Based on experiences in countries other than China that have advised the Chinese authorities over the past 5-10 years in the development of their transfer pricing system, taxpayers in China can look forward to the SAT using this detailed information to risk assess taxpayers – in other words, to classify taxpayers as either high, medium or low risk of transfer pricing investigation. The factors that the SAT will apply have already been spelt out in Chapter 5 of the STA Guidelines as follows:

• Significant amounts or many different types of related party transactions

• Long-term losses, marginal profits or fluctuating profits

• Profit levels lower than the industry norm

• Profit levels lower than fellow group companies

• Profit levels not in accordance with functions performed or risks borne

• Transactions with related parties in tax havens

• Failure to declare related party transactions or prepare relevant tranfer pricing documentation

• Enterprises that "obviously" disobey the arm's length principle

In addition, contract manufacturers (so-called "solefunction manufacturers") that are operating at a loss face a particularly high risk of transfer pricing audit and adjustment since the release of Guo Shui Han No. 236 [2007] – a circular issued by the SAT to local tax bureau officers instructing them to investigate such companies.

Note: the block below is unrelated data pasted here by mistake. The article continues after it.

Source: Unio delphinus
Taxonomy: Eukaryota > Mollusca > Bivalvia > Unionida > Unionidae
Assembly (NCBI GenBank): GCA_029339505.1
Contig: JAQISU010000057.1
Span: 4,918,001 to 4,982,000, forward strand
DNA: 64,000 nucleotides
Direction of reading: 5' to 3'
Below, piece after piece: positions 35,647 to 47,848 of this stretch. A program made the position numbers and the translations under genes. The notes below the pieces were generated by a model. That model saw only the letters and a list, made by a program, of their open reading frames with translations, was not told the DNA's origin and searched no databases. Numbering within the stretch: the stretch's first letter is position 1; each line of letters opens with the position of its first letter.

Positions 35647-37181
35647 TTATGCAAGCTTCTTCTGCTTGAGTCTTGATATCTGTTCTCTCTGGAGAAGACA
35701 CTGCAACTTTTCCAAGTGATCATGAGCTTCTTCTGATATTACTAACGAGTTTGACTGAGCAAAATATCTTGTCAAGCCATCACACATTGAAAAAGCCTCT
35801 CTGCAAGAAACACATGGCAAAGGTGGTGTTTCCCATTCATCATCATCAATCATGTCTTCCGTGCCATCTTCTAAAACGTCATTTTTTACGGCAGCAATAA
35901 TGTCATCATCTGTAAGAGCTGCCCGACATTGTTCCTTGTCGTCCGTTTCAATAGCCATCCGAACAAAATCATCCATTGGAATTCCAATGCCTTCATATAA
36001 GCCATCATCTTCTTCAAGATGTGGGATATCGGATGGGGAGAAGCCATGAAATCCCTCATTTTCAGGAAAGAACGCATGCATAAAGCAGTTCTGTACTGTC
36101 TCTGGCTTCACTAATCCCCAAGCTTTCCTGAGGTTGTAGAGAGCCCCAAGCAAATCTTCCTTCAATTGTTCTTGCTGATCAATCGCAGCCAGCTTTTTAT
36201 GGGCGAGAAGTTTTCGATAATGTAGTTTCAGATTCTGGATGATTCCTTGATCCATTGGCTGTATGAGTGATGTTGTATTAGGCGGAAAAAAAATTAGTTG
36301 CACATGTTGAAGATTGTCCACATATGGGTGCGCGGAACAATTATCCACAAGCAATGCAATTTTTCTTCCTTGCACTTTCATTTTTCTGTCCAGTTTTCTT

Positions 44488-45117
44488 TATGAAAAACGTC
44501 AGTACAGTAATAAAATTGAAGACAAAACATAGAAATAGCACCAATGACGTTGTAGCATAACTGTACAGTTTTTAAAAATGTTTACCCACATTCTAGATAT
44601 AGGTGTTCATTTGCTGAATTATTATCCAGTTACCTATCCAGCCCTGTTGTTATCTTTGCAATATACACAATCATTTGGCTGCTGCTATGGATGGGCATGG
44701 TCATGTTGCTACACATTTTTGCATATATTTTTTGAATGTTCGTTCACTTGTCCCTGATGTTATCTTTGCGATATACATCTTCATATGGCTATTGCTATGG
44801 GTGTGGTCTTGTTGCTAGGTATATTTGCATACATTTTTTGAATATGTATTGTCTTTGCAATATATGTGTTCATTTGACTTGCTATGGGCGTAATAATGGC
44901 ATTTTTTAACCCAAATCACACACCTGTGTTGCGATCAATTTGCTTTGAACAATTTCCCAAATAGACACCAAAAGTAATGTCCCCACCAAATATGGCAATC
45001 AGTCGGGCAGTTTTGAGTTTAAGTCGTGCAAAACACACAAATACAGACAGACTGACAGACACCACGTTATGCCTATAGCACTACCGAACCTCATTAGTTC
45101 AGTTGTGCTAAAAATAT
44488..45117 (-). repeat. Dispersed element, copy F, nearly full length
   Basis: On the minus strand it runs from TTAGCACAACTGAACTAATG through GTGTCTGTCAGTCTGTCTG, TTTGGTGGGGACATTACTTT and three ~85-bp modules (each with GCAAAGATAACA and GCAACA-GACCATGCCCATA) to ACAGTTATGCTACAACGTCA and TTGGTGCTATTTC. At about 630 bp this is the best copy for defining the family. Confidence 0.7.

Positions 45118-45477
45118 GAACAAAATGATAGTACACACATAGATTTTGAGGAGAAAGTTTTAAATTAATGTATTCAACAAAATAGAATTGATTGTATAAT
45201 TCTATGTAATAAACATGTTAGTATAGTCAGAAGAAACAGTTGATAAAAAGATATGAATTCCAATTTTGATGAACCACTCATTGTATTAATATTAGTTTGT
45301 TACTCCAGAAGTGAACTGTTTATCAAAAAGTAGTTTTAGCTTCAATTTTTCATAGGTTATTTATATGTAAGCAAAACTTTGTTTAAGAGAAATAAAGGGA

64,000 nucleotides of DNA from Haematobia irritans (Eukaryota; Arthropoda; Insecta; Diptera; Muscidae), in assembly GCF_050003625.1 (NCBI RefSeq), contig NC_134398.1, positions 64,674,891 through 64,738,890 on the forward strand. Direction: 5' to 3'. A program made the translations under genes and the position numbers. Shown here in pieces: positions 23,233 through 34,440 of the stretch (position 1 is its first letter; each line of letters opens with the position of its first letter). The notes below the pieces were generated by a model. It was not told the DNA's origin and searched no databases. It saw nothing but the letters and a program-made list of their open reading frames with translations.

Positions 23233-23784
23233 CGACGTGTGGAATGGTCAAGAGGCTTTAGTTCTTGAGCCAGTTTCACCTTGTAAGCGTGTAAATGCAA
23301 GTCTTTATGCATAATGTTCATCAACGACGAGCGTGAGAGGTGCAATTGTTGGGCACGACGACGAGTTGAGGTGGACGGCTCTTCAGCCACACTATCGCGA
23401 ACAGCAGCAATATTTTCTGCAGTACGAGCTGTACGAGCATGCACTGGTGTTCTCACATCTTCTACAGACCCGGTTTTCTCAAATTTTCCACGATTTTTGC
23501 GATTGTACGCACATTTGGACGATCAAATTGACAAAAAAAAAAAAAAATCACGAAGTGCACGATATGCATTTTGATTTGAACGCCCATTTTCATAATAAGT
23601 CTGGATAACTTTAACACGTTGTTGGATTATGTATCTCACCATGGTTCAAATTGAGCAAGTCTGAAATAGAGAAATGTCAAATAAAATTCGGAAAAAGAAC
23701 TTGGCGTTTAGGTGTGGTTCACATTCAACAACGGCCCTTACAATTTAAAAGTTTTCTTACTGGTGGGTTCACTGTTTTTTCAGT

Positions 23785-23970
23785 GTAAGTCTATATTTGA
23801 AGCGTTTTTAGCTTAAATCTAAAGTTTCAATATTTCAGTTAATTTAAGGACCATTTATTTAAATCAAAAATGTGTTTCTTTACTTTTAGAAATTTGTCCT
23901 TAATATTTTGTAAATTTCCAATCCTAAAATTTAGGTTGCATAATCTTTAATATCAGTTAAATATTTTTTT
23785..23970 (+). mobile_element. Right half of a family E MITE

Therefore, multinationals should ensure that their scarce resources in terms of time and money are devoted to those areas of highest risk. This can be achieved through an objective assessment of transfer pricing risk, by considering the following types of risk factor:

• Prior audit history

• Any advance pricing arrangements in place

• Size of transactions

• Types of transactions

• Location of transacting entities (tax havens)

• Profitability of transacting entities (vs industry norms/ other entities in the company's group)

• Whether existing documentation is available

• Whether benchmarking was carried out